Don’t Become a Victim of a Scam

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Don’t Become a Victim of a Scam

The simple definition of scam is a dishonest scheme, a fraud. A scam is a deceptive trick used to cheat someone out of something, especially money. Scams may come through phone calls either real people or robocalls, text messages or on the internet. The scammers will make false promises such as selling a product at a really good (cheap) price, offer investment opportunities, or free trial products. Sometimes, they will promise you money through free grants, prizes, and lotteries. Another popular scam is the scammer poses to be with the IRS advising you that you owe taxes, and a warrant has been issued for your arrest. Each year millions of elderly Americans fall victim to some type of scam. But it is not just the elderly who fall victim to these scams anyone is vulnerable.

Scammers will contact you and advise you that a loved one has been injured and needs medical care or is in jail in another country and you need to send money to help them. Of course, you are going to help, you take down all the information and wire the money immediately because you do not want your loved one to suffer. The problem is that the money is going to a scammer not your loved one; chances are your loved one is home safe and sound. Another scam is that you will be sent a check, you are advised to deposit the check upon receipt and to immediately wire a portion of the money to someone and that the remaining money is yours to keep. An example would be they send you a check for $500.00, you are instructed to wire them $300.00, and the $200.00 difference is yours to keep. Sounds surprisingly good, you make a quick $200.00. Right? Wrong! The problem is the check will not clear your bank; it is fake even though it looks authentic. A few days later when you are notified by the bank that the check did not clear, it is too late to do anything because you have already sent the $300.00 and you have no recourse to recover your money. Scammers will also notify you and tell you that you have won a prize; however, you need to pay a fee before the prize can be sent to you. Sometimes, they will advise you to wire money for the fee and once they receive the money, they will send you the prize; however, you never receive the prize. Instead of sending cash for the fee, the scammer may advise you to purchase a gift card. Once the gift card is purchased, they will contact you for the card information, once they receive the information the card that you are holding is worthless as they have transferred all the money to another card.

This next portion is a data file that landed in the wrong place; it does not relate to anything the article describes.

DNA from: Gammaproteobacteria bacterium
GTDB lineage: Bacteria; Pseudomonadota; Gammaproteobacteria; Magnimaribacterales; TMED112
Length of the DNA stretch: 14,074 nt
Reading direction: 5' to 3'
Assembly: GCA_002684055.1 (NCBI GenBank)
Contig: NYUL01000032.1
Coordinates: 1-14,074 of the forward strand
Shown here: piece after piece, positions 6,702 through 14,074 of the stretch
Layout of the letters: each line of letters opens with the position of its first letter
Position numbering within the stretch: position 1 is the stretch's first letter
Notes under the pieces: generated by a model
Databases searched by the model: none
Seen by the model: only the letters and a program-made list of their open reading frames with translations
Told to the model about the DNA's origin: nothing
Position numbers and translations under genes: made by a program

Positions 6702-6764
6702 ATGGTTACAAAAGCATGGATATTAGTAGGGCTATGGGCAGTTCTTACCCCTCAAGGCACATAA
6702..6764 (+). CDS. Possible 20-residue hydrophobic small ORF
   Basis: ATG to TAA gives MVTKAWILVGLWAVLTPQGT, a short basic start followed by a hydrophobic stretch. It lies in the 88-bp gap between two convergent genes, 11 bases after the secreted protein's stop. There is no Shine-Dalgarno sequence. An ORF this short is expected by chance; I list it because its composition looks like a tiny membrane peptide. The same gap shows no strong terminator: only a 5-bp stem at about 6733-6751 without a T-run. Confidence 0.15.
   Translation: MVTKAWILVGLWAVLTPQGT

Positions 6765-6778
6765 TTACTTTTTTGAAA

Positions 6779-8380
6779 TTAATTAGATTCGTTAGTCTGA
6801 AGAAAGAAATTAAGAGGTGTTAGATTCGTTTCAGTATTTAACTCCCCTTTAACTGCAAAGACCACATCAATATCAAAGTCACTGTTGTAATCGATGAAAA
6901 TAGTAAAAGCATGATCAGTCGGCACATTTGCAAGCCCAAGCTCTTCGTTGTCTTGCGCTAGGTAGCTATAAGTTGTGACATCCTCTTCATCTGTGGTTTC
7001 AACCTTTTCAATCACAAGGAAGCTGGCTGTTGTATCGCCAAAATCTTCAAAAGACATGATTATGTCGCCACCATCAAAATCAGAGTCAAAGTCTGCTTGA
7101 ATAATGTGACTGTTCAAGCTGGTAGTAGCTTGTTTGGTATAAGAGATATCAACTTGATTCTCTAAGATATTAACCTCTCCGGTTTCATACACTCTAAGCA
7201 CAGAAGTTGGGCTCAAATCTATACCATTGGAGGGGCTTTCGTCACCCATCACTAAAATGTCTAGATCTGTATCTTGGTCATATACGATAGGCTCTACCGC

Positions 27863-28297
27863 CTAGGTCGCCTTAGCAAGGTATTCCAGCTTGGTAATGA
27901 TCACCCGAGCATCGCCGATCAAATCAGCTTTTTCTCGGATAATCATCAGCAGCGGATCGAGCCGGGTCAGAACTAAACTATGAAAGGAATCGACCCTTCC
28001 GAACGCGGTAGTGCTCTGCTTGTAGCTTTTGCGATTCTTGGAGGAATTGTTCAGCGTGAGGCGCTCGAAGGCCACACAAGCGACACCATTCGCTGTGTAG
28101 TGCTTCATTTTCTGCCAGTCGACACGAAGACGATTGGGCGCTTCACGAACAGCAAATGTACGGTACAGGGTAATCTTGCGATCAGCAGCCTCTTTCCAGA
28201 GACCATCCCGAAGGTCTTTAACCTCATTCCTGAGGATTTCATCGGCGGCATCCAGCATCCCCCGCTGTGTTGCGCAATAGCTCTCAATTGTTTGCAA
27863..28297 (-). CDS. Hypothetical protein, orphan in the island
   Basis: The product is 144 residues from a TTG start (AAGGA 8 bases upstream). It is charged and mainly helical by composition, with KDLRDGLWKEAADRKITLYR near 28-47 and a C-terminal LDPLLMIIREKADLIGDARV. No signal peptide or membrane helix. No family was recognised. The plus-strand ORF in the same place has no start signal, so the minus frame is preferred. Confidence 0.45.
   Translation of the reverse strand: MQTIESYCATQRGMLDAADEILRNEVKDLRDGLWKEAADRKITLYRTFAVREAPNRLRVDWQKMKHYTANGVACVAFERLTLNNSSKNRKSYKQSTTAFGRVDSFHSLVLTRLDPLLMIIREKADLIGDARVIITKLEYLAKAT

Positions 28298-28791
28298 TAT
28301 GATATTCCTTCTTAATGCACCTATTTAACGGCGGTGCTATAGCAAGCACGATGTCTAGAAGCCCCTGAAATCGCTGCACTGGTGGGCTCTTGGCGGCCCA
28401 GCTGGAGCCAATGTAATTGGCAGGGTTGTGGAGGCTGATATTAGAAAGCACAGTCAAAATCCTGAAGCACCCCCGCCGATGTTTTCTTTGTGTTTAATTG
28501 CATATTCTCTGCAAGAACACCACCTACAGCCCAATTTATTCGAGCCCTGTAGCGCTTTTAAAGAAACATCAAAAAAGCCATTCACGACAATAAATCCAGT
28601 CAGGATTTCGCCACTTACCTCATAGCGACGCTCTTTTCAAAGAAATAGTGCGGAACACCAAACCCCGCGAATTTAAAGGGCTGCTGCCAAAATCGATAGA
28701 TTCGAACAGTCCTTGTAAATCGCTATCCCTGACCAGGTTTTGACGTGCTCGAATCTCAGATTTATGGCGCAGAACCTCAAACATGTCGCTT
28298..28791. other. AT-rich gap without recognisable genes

The examples above are just a few of the hundreds of scams that are going on in this country right now, but you can fight back and help protect yourself from becoming a victim by educating yourself about the different types of scams and never giving out your personal information. The scammer needs your information and will try to trick you into giving them as much personal information as possible, your social security number, date of birth, account numbers to name a few. Do not fall for their tricks, be wise and protect yourself! Trust your gut feeling if something sounds too good to be true it probably isn’t. On the internet, if in doubt do not click and always remember to password protect your accounts.

A few hints to help you know that you might be talking to a scammer; if the call comes from an odd-looking phone number, the greeting is delayed, you cannot communicate with the caller, you have to identify yourself or the caller says that there is a problem with an unknown account.

Be wise and do not become a victim of a scam.


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